1. Work with public bodies to answer digital "Frequently Asked Questions". How to create an open data portal? How to improve transparency online? How to make WiFi easier to use; and evaluate its use?

2. Defend the digital rights of every citizen. Including their right to fast broadband and WiFi.

3. Promote digital training door-to-door, from ‘CoderDojos’ for children, to lessons for older citizens.

I can tell you exactly when I first launched the idea for 8000 Digital Champions: in San Francisco, in a Twitter chat, on 23 September. Reactions were instant and positive: just over one month later at the Genoa Science Festival, we made it real, and launched our digital champions website. Every day we saw hundreds of nominations on that website – and hundreds of powerful, beautiful stories that made a deep impression on me. In my work I have travelled the length and breadth of Italy, and met champions of innovation everywhere I go: people of all ages and huge talent, social innovators making themselves available to their own communities every day.

But now I see more than a few isolated cases: I see a movement. And I see a glimpse of another country: alive, passionate, optimistic, building its own future. A country that is no less real for being off the media’s radar.

I was clear to all those Digital Champions: I did not invent them, or create their passion. I did not invent their weekends spent creating start-ups, or their Sunday hackathons developing apps for the disabled. I did not invent their emotions when they see a child who designing his first videogame at a CoderDojo.

This Italy was already there. It was not waiting for anything, or anyone, to change the world. But give these people official recognition, and a forum to talk about what is happening in their own communities: and they become a truly effective network for change, from the bottom up. We have already nominated 100 of them, with more to be named very soon, and the goal of one for each town by early next year. Some as young as 13!

I have an image in mind when I think of local Digital Champions: Manzi the teacher. In the 1960s, for eight years, Alberto Manzi appeared on TV every dinnertime with his programme, “It is Never Too Late”, to teach Italians to read and write. It may seem a paradox: Italy in the 60s was a booming country, why was such a programme needed? But it was: and such TV lessons may have helped over a million people gain elementary school graduation, become full citizens able to exercise their rights and duties, and participate in building a better country.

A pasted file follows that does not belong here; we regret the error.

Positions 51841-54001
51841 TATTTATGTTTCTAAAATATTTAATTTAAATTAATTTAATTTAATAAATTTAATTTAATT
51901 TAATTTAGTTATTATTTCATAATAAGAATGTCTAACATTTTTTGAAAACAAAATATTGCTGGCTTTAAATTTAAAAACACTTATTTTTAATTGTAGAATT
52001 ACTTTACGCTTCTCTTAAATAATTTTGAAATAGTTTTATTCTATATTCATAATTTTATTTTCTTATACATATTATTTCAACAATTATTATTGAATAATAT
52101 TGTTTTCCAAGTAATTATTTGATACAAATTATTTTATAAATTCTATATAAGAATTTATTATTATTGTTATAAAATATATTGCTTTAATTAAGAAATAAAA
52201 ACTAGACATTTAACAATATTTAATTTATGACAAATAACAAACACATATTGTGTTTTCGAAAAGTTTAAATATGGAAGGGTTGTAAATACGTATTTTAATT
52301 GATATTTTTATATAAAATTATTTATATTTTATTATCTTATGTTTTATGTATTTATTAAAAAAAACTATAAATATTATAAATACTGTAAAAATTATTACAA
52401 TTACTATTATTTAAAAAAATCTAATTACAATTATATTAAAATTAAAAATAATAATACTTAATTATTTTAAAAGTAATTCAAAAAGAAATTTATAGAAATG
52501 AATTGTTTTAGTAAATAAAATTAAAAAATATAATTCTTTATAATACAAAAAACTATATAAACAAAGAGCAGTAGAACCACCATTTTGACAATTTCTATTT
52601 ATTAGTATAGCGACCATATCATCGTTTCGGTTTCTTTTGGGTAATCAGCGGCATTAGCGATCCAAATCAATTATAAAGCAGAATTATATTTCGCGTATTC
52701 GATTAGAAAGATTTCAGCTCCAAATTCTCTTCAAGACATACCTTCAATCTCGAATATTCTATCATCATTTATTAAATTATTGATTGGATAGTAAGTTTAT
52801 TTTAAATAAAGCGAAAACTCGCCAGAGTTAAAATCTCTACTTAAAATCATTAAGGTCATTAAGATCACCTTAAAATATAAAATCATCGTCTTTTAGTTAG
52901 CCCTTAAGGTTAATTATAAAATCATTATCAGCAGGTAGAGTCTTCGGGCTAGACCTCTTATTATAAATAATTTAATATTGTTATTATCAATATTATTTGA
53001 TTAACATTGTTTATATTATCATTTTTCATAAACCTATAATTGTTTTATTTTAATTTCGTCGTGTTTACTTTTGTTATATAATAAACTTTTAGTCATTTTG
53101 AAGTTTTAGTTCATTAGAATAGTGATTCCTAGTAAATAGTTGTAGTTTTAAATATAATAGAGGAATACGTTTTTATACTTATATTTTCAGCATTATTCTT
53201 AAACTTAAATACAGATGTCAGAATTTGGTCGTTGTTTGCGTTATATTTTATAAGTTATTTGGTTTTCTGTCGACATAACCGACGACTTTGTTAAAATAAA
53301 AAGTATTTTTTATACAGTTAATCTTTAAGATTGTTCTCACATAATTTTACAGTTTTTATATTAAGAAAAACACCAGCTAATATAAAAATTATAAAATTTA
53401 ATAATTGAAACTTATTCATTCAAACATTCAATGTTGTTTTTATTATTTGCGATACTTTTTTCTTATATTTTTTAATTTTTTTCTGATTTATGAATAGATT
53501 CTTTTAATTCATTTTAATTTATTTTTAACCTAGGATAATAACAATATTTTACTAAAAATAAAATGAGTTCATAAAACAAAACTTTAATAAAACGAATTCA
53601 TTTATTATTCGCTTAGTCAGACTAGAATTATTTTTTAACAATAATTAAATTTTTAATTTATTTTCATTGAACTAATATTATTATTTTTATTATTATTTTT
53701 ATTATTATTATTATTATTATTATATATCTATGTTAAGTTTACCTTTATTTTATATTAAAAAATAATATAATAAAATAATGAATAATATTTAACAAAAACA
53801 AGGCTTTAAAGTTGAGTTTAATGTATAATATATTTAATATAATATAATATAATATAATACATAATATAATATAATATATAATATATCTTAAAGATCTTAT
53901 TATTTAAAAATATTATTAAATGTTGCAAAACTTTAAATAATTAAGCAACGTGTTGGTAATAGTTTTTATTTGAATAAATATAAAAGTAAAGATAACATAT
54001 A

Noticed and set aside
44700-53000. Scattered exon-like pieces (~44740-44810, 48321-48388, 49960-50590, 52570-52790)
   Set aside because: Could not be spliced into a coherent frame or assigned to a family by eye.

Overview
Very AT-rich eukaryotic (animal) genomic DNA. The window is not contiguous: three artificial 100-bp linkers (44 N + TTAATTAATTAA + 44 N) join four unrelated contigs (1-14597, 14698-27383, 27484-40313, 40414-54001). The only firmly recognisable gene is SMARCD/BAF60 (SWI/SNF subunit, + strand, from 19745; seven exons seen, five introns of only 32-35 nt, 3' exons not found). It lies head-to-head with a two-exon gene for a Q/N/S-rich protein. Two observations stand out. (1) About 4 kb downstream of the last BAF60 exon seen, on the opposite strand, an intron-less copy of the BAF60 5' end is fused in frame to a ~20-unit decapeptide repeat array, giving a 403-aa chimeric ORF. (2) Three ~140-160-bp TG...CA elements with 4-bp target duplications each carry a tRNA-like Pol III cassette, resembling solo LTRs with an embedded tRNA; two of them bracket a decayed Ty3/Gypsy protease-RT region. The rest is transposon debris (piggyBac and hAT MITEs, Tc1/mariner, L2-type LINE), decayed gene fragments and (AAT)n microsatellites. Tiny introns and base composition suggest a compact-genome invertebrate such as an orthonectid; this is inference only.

Today this same cultural gap is before us: but it isn’t about reading and writing, but digital literacy. And it affects us all. This is why I see local Digital Champions as Alberto Manzi 2.0 – and why Manzi himself appeared on our banners as we appointed the first digital champions. Making this change isn't easy - how do you respond to a person or an administration that is still using fax machines? But the answer is clear: as they say in Matera: “the difference between saying and doing… is doing.”

A few years ago, I proposed the Internet itself as a candidate for the Nobel Peace Prize. I did this after reading about another Nobel prizewinner, Rita Levi Montalcini, who, on the eve of her 100th birthday, was asked, what was the greatest invention of the 20th Century? She replied: “You need to ask? The Internet!”

The fact that a great neuroscientist said this opened my eyes to the true purpose of the Internet: it is a network of people, not just of computers. The first “Weapon of Mass Construction”.

The Internet was invented in CERN in Geneva. And another Italian, Fabiola Gianotti, recently took the helm at CERN, with some inspiring words: “we have great expectations for the future”. This is a beautiful, powerful phrase that few Italians have the strength and courage to say. We will try and do so, with humility, and determination. We will try and do so along with others, with every single person living in Italy, because the future is a path all of us must follow, or nobody will arrive there.

Playing on our national anthem we could say: “Brothers of Italy, awake, awake!”

Will digital champions be the alarm-clock?